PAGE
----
Candy-box egg. Made by the jewelry firm of Carl Faberge in 1903. This egg – one of the seven eggs owned by Kelha. These products were ordered by Russian businessman Alexander Kelh as a gift to his wife. Jeweler Faberge master Michael Perkhin. Gifts ceased after 1904 to 1905, when the couple officially began to live separately and their financial situation has deteriorated due to the collapse of the Russian-Japanese war. The egg is in a private collection, probably in Australia.

The Widow (Pelican). The work of the company court jeweler – Carl Faberge. Master – Jeweler – Michael Perkhin. Materials – gold, opaque white enamel, diamonds, ivory and pearls. Dimensions: 10.2 cm inside the egg as a surprise is 7-panel folding screen with a thumbnail representing the charitable institutions of Maria Feodorovna. Pelican – a symbol of charity. Given by Emperor Nicholas II to his mother the Dowager Empress Maria Feodorovna. Stored in the Museum of Fine Arts in Virginia, Richmond, USA, a collection of Lillian T. Pratt.

“Trans-Siberian railway” egg. Manufactured by court jeweler – Carl Faberge, 1900. Master jeweler Michael Perkhin. Gold, platinum, silver, diamonds, faceted rose, ruby, onyx, crystal, wood, silk, velvet. Dimensions – 26.0 cm, length of train -39.8 cm. Egg with hinged lid made of silver, in the middle decorated with an engraved map image of the Russian state with the Trans-Siberian Railway. Also, the inscription “THE GREAT IRON ROAD TO 1900.”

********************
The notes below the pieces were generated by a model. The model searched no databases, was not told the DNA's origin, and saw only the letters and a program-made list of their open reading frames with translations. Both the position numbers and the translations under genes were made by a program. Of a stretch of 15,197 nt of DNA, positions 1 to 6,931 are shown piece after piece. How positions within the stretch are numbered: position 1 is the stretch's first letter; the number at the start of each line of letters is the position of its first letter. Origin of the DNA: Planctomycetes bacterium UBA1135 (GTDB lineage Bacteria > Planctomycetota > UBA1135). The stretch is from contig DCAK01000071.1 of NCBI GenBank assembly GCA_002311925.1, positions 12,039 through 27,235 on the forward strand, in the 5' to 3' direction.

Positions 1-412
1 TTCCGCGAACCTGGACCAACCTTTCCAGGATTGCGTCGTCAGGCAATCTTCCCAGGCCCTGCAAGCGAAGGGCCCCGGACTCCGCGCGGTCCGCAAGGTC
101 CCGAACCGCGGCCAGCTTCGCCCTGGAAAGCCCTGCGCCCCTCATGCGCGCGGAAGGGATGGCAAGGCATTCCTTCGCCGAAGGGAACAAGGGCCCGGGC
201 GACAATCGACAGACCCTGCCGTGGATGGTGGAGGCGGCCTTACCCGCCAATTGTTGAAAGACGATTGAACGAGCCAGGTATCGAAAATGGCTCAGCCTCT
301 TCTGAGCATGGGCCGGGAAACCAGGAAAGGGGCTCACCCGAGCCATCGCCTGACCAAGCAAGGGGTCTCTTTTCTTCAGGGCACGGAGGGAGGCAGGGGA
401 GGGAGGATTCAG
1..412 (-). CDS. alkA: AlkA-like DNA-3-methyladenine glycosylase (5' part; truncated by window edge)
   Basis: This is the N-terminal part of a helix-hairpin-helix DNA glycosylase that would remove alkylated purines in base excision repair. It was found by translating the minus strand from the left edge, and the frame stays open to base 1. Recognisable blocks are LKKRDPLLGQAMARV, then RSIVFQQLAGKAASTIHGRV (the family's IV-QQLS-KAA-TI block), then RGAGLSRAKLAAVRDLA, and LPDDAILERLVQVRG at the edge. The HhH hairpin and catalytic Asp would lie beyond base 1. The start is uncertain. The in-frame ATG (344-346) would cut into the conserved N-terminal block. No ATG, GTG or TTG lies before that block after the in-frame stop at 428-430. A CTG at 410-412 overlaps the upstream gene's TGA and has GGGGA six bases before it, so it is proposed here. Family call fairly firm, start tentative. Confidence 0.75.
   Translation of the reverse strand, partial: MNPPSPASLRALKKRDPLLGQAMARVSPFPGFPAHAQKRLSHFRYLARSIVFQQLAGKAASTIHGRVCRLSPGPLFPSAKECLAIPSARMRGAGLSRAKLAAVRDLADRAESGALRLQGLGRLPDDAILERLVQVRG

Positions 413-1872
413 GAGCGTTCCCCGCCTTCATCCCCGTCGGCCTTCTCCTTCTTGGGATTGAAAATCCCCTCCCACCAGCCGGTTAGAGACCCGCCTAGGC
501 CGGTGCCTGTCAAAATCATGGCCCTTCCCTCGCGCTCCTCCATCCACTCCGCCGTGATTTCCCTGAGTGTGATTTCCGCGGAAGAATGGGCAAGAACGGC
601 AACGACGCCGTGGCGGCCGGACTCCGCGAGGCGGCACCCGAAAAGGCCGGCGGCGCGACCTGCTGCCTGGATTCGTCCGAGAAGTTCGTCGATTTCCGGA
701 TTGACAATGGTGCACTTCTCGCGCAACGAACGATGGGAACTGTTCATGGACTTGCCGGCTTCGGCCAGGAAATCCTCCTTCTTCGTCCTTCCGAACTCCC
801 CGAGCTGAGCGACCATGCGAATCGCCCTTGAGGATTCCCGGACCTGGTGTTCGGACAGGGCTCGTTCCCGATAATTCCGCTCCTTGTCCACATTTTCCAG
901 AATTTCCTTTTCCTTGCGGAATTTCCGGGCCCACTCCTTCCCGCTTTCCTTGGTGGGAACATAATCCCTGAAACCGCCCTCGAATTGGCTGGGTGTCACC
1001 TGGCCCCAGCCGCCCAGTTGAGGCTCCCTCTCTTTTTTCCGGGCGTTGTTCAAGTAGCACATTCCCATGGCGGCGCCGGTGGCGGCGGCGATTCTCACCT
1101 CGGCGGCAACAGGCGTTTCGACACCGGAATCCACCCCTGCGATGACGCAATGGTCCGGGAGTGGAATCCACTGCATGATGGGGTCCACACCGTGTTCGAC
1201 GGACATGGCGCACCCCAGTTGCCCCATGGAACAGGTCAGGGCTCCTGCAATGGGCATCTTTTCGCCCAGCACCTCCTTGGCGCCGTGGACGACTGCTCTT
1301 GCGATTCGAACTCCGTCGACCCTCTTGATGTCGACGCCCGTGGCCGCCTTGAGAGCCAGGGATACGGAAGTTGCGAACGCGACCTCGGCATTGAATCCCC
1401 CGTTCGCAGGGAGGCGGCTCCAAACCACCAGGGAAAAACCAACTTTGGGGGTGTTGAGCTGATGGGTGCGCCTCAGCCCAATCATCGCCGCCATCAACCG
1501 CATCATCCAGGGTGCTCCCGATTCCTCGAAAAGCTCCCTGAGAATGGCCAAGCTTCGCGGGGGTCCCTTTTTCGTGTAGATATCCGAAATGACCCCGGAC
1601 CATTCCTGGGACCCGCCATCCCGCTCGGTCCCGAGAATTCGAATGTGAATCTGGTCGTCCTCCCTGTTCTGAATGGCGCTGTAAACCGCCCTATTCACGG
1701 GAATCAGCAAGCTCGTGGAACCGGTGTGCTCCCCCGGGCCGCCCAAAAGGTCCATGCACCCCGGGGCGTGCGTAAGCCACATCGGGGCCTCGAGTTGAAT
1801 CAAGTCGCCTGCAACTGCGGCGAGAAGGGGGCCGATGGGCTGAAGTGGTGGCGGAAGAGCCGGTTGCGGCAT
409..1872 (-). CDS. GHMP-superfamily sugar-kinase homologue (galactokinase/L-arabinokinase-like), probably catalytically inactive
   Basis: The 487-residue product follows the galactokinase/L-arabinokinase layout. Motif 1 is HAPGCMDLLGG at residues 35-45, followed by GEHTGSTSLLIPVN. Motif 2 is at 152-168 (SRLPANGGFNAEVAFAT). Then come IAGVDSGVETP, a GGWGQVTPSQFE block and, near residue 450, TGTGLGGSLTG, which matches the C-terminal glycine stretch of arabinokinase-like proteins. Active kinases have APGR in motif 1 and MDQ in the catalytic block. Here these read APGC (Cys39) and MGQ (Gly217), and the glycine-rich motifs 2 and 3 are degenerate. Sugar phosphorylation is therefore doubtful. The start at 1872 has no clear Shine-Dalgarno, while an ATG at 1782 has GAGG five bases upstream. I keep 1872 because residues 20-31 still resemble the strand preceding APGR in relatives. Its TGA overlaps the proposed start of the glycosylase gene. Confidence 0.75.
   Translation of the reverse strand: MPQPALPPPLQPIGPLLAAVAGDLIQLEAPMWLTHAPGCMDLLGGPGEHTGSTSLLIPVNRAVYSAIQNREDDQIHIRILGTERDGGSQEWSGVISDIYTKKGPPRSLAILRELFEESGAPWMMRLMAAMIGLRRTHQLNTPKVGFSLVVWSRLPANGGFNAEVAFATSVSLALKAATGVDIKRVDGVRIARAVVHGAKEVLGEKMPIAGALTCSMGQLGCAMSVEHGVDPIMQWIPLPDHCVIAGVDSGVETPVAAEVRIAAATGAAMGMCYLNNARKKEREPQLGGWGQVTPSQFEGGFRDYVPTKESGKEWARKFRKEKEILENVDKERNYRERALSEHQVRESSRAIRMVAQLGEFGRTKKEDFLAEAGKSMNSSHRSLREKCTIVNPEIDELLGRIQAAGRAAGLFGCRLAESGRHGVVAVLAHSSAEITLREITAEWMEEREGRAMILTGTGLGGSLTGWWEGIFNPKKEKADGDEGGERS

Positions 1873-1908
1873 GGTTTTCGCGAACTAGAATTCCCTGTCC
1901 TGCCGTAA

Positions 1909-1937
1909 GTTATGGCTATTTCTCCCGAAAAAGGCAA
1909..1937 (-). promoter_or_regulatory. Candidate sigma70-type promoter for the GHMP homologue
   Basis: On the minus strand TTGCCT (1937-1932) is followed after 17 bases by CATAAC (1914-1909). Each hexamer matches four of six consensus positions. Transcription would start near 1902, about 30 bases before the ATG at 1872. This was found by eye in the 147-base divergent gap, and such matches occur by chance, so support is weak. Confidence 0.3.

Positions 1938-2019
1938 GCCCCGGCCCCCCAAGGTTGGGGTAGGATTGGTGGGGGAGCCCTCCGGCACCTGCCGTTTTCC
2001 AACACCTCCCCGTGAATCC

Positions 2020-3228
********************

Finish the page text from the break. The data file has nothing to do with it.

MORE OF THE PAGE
In the golden egg – embedded with platinum working model train, consisting of a locomotive and five carriages. In the first engraved inscription: “Direct SIBERIAN mail”. On the second, third and fourth – “For the Ladies,” “Smoking”, “NON SMOKING”, the second – “2nd CR.”, “24 places”, the third and fourth – “1st CR.”, “18 seats”. The fifth car intended for the church. The mechanism of the model starts with a golden key. This Easter egg – a typical example of a commemorative gift items created by the firm in honor of an important historical event – the construction of the Trans-Siberian Railway. Inspired by Tsar Alexander III and continued in the reign of Nicholas II. The road connected the European and Asian parts of Russia, the largest industrial city with a naval port of Vladivostok, which gave rise to the intensive development of the vast Siberian margin. Nicholas II presented it to Empress Alexandra for Easter in 1900. Came from the People’s Commissariat of the Monetary Fund in 1927. Preserved in the State Museums of the Moscow Kremlin.

Egg with strips of blue enamel. Made probably in 1885-1891, the imperial jeweler Carl Faberge firm. Master jeweler – Michael Perkhin. Size – 11 cm is made of green, red and yellow gold, sapphires, diamonds, agate, ruby. Inside the egg is agate figure of a rabbit with ruby eyes. Who was the first owner of the egg – unknown, but presumably it was meant to Empress Maria Fedorovna. This time the egg is in a private collection of Stavros Niarchos, Paris.

Scandinavian egg, made in the imperial court of Faberge firm in 1899 -1903 by Master jeweler Michael Perkhin. Repeats the type of eggs, “Hen.” Stored in Vekselberg’s Egg collection

Carl Faberge Easter eggs